Center. Expensive for a child's birthday, but a small price to pay
if your last name happens to be the eponymous title of one of the
most watched sitcoms of all time; a sitcom that launched a stand-up
comedian into super-stardom; one that is re-running daily on cable.
Jerry Seinfeld's daughter, Sascha, is turning five today and that's
the reason for this whole endeavor. She's enamored of the story
of "The Frog Prince," and money is no object in bringing the tale
to life for her and her friends this evening.
Full disclosure, that probably influenced my decision to take the
job. I've got a touch of celebrity-itis. Still, I don't know what
I imagine this will do for my career. It's not like Seinfeld's going
to go "Your frog work is dynamite. I'm developing a new project
and I think you'd be perfect for it." But at the very least, it'll
be a good story to tell on Letterman some day. My life has increasingly
been filled with ready-for-Letterman's-couch stories since moving
to the city.
The door opens and one of the "party girls," Mandy, walks in to
check on me. She's perky and blonde, most likely a sorority girl
in college. "We've got about five minutes. You feel ready?" She
queries. "As I'll ever be." We go over the game plan one more time.
One of the other "party girls" will be reading the story of "The
Frog Prince" to Sascha and her friends. When she finishes, I'll
dramatically emerge (from the men's restroom mind you) and hop over
to them to take part in a scene that will go something like this
(now, remember, the frog doesn't speak so all my responses will
Party Girl: Oh my gosh, what's this? Is this a frog?
Children: Squeals of affirmation that yes, this is indeed a frog.
Me: Waving hello.
Party Girl: Did you invite this frog to your party, Sascha?
Sascha: Shyly turning her head from the 6 ft. man/frog.
Party Girl: Where's he going? Let's follow him.
At this point, I'm to gesture, encouraging the assembled children
to chase me. I'm to hop out of the room, down the large marble staircase,
into the main hall, ending at the frog exhibit. At this point, one
of the curators will attempt to explain about all the exotic species
on display. Then, when prompted, Sascha will give me a kiss on the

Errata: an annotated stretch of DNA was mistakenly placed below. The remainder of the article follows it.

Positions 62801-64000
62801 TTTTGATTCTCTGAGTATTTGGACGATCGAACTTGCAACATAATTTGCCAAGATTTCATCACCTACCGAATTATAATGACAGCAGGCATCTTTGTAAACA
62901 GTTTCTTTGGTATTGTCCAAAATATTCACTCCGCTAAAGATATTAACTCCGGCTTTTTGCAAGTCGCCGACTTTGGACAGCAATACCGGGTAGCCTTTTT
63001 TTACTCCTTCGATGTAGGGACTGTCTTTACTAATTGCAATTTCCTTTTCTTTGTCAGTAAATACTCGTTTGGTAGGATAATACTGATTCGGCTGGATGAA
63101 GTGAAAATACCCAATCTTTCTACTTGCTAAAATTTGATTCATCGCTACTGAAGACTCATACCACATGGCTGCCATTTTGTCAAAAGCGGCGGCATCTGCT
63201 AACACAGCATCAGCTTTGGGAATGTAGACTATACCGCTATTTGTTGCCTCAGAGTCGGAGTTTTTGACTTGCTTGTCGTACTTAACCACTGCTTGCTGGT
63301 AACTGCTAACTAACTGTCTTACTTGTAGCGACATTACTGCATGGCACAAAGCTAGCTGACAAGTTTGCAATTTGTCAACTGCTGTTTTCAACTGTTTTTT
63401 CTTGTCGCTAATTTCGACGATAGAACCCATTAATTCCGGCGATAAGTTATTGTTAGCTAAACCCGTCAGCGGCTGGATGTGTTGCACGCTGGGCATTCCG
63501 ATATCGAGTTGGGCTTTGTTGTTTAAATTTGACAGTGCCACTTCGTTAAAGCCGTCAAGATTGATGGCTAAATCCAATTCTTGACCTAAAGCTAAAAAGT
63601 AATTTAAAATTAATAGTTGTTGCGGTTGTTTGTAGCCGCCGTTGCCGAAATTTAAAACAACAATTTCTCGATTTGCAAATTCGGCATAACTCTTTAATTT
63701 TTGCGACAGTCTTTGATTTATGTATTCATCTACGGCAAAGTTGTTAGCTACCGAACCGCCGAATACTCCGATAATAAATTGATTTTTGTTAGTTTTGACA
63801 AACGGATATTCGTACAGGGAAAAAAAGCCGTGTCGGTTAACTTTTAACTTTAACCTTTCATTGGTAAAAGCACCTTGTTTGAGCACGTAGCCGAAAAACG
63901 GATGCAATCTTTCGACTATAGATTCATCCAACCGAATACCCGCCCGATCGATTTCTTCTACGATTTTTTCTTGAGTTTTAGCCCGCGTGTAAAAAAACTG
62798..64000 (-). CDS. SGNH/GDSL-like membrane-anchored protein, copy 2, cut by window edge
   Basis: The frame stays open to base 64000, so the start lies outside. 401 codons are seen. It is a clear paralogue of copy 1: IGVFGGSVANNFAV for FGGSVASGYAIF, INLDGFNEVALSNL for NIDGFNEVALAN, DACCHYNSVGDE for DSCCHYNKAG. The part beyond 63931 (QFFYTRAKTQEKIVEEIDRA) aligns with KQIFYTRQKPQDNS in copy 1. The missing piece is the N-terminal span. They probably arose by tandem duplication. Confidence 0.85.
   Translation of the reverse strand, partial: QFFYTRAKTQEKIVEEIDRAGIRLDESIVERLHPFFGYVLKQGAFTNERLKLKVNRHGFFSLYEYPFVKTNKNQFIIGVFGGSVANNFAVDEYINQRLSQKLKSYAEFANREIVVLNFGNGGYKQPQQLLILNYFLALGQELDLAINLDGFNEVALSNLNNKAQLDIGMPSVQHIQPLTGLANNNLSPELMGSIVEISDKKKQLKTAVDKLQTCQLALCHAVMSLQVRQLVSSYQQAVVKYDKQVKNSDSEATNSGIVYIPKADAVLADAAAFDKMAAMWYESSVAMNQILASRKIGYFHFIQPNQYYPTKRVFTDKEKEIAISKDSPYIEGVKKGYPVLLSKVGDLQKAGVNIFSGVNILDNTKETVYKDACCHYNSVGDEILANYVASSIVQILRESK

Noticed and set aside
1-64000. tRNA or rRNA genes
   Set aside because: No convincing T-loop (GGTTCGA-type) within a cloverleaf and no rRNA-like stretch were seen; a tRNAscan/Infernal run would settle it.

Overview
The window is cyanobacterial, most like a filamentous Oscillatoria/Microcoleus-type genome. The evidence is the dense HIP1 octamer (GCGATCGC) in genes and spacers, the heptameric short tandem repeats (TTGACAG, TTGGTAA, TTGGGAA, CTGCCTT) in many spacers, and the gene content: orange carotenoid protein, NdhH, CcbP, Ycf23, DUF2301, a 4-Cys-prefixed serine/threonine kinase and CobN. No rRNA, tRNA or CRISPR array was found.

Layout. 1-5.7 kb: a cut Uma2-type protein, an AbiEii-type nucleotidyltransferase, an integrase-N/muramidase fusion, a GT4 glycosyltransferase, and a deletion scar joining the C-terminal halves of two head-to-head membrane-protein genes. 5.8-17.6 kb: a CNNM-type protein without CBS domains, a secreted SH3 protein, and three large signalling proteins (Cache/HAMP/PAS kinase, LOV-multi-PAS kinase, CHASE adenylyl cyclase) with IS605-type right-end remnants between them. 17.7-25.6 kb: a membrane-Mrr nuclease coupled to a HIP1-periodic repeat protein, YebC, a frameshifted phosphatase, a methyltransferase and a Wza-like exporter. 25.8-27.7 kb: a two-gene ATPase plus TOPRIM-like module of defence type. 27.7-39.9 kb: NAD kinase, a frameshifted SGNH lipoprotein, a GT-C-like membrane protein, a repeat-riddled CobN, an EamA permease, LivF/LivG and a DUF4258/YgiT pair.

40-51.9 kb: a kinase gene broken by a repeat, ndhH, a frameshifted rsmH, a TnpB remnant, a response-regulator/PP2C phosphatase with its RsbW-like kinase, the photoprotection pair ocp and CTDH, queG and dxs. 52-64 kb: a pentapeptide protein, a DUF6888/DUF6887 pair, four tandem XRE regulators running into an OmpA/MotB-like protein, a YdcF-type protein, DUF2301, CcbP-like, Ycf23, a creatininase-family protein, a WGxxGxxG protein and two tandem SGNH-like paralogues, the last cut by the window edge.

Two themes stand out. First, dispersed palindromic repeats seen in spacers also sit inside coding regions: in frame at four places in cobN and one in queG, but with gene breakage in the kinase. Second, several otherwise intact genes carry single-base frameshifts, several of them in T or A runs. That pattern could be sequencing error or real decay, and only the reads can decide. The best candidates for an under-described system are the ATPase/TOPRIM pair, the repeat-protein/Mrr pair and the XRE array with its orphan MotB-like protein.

cheek. Dry ice will appear, I'll duck behind a corner, and another
actor, dressed as the handsome Prince, will appear. Then, party
over, pick up your favors, and see ya later. This is the game plan.
With one new caveat. There's been some scuttle that Sascha might
be scared of the frog. So instead, all the kids will be encouraged
to blow a kiss in my general direction before the amazing transformation.
"Got all that?" Party girl asks. I nod and she ducks out the door.
I can't help but think, "Are you kidding me? She's scared of the
frog? Why have a party with this theme if she's scared of the frog?"
Then I catch a glimpse of myself in the mirror, and I sympathize.
I've started pacing back and forth in the small restroom, slightly
nervous. I always get this way when entering into an unrehearsed
scenario. The possibilities for disaster are limitless. What if
I trip and fall? What if Sascha gets really freaked and cries, and
the party's ruined? Or maybe I'm just antsy because I'm about to
appear in front of a major television star embarrassingly outfitted
like a giant mutant frog. I go to the mirror and recheck my green
make-up. Then I don the foam frog head, replete with big yellow
eyes, and wait.
Shortly, a knock on the door and Mandy peeks her head in. "It's
show time!" she exclaims. I follow her over to the semi-circle of
kids and we engage in the aforementioned scenario. Then with my
gesture of encouragement, we're off on our merry chase through the
museum. Now, the party girls are supposed to act as wranglers, keeping
the children from physically harming me as I lead them to the exhibit.
This, however, is good in theory but not so successful in the execution.
Boys being boys, their sole purpose in the hunt is to catch and
torment the frog, me. They try to grab hold and wrestle me down
and I descend the staircase. I'm sweating profusely. Though it's
a chilly autumn night outside, it's warm inside the museum, and
sweltering inside the full body frog suit and airless foam head
sitting snugly on my shoulders. Not to mention the added heat generated
from the effort of attempting to approximate hopping in this get-up.
Sweat is rolling into my eyes making it hard to see. The green Ben
Nye makeup is running down my face, and I have no peripheral vision
due to the head. All I can think is, "Please, God, let me get into
this exhibit soon." The five-year-old boys, as five-year-old boys
are wont to do, are trying to undermine me at every turn. "You're
not really a frog. You're just a guy. You're just a guy in there."